We’re living in an era of unprecedented urban expansion. One in which the rise of ‘mega cities’, featuring 10 million inhabitants or more, is becoming the norm around the globe.
According to the United Nations, 55 percent of the global population currently lives in cities. By 2050, that number is expected to reach 68 percent. And these urban centers are set to become important power houses for future national and regional economic growth.
For governments trying to steer cities into the future and improve livability for the populations they serve, embracing intelligent digital technologies and solutions will be the key to dealing with a whole host of potential issues on the horizon.
Everything from addressing a range of infrastructure, transit, and connectivity challenges to harnessing data driven intelligence to identify appropriate priorities – so they can get the right services to the right citizens, at the right time.
And that’s not all.
Creating healthy, sustainable and happy places for people to live and work will also require a major shift in mindset.Because, while leveraging a digital technology is important, the ability to truly connect with citizens will vital to understanding what urban life means for those who live and work in their municipalities.
The citizen experience gap: From government to governance
The 21st century has witnessed a growing acceptance that it’s time to take a new approach to urban policy and governance in relation to the way cities are run.
One in which the aspirations and views of the millions of people who live, work, and seek entertainment in cities can be captured, so that policies and programs can be created that truly meet citizen’s needs.
It’s a movement fueled by the rise of tech savvy and digitally connected ‘global’ citizens, who increasingly expect to participate in, and shape, the public discourse on how they live and work.
Against a backdrop of growing resource scarcity and rapid climate change, addressing the well-being, basic needs and happiness of urban residents and workers will require a truly collaborative and co-operative approach to problem solving.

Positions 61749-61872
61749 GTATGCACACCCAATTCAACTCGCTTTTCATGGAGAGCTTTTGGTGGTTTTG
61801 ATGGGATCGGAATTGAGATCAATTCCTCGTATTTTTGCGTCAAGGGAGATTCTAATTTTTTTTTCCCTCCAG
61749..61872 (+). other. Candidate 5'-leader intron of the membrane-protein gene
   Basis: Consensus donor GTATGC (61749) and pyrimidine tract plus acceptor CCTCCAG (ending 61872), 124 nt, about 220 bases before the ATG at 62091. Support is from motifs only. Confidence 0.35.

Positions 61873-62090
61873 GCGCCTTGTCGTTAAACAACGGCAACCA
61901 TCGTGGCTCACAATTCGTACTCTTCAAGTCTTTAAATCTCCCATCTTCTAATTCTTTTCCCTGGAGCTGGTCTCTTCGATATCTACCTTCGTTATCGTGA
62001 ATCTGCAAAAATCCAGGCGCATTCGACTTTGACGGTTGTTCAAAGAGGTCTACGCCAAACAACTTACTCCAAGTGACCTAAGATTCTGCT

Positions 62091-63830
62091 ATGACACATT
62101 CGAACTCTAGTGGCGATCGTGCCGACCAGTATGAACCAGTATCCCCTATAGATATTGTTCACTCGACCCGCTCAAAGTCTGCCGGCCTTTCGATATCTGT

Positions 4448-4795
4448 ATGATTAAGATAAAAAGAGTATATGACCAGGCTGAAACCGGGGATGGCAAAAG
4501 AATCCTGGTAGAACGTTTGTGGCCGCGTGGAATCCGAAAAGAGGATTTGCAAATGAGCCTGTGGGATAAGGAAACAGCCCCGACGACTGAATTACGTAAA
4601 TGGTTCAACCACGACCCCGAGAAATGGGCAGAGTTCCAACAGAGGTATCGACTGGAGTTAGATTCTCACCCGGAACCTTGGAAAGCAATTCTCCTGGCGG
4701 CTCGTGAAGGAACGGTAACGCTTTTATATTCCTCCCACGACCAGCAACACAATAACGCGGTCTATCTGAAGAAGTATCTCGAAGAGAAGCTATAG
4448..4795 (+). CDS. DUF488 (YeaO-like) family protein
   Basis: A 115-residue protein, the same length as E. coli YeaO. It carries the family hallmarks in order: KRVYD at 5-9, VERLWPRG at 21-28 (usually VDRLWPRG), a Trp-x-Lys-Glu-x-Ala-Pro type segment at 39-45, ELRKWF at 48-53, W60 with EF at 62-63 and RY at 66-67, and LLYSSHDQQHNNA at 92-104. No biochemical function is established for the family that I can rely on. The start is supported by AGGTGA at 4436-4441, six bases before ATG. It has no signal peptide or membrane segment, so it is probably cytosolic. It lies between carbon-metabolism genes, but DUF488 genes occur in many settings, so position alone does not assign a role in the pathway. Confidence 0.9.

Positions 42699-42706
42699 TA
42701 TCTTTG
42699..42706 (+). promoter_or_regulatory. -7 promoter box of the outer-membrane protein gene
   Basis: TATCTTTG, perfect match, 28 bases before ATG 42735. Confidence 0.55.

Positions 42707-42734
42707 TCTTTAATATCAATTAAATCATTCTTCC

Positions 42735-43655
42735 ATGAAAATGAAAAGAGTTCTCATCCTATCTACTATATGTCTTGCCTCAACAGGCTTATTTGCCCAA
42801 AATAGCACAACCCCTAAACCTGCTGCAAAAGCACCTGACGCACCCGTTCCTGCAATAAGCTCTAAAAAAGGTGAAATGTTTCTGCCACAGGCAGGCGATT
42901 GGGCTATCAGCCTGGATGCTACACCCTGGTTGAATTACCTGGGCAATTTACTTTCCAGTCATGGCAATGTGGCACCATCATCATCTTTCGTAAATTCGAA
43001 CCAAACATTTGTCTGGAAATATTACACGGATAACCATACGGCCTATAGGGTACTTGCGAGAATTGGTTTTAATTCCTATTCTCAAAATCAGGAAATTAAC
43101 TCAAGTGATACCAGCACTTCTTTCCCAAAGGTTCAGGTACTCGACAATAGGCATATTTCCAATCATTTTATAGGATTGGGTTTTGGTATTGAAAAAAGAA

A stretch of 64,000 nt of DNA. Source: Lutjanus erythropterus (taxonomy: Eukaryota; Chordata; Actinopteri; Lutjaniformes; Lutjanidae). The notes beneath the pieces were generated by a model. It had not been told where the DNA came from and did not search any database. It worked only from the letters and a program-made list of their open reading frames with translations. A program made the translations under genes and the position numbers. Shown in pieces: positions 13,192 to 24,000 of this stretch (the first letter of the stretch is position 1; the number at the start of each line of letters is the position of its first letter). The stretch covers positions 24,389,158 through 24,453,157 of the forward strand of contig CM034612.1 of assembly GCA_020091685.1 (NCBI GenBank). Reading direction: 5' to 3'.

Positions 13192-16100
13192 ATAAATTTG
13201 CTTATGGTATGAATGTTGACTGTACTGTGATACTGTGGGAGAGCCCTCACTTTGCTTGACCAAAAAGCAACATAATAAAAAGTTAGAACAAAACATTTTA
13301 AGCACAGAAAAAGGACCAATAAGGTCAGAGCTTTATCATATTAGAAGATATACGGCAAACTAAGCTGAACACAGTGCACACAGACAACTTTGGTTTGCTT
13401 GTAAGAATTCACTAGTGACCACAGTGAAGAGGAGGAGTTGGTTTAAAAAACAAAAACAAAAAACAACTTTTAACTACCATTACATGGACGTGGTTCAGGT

And it’s this engagement with all stakeholders that is the key to both attracting business and creating vibrant and livable environments that appeal to high-caliber talent.
Co-designing new ways to live, work, and do business
The smart city concept isn’t a new one. Around the globe, initiatives to transform the lives of citizens and deliver city-wide innovations that allow industry to accelerate sustainable growth are already underway.
To create cities that are both prosperous and livable, they’re connecting local government, businesses, and citizens to facilitate better decision making and generate creative ideas. For example, enabling people to contribute to urban planning and development initiatives, or empowering people to share ideas on how to address environmental sustainability challenges.
For this to happen, the city needs to become a platform that enables multiple stakeholders to exchange, collaborate and interact—making it possible to crowdsource ideas, create digital communities that can deliver solutions, or enable ecosystems where businesses, citizens, and academics can co-innovate to solve urban problems.
Cities need to become solution-enablers that allow businesses and citizens to access and share data to generate and co-develop new, better ways of living and working.
It’s a big challenge. One that depends on being able to listen to people and their data to proactively model how services will look in the future, as well as identifying gaps in citizen satisfaction with existing services or day-to-day urban issues —like transportation and mobility challenges or concerns about living and working conditions.
Citizen engagement – mind the citizen experience gap
Delivering satisfying citizen experiences means cities will need to find ways to enable the services that citizens want and need. To achieve this, city administrators must first understand and elevate citizen sentiment, using these learnings to guide future efforts in the right direction.
The good news is that the technology is now available to extract citizen sentiment from different sources, at multiple levels of granularity – and combining that information with insights gleaned from operational data – to identify exactly which services will most improve citizen value outcomes and engagement. It’s an approach that’s enabling the City of Orlando to better understand the citizen experience and improve citizen trust and satisfaction with the services it delivers.
For smart cities to reach their full potential, they’ll need to focus intensely on the needs of the citizens that work and live in them and promote a bottom-up community-driven approach to addressing the problems and issues that directly impact on all interested parties.
Taking a citizen-centric approach
Cities of the future seeking to enable safer communities, improved transportation, a reduced environmental footprint, or increased digital equity will need to improve their local development and services in accordance with people’s needs.
Achieving this will require a citizen-centric approach that both closes the communication gap between citizens, the city ecosystem, and the municipality – and enables access to consumer-grade digital services.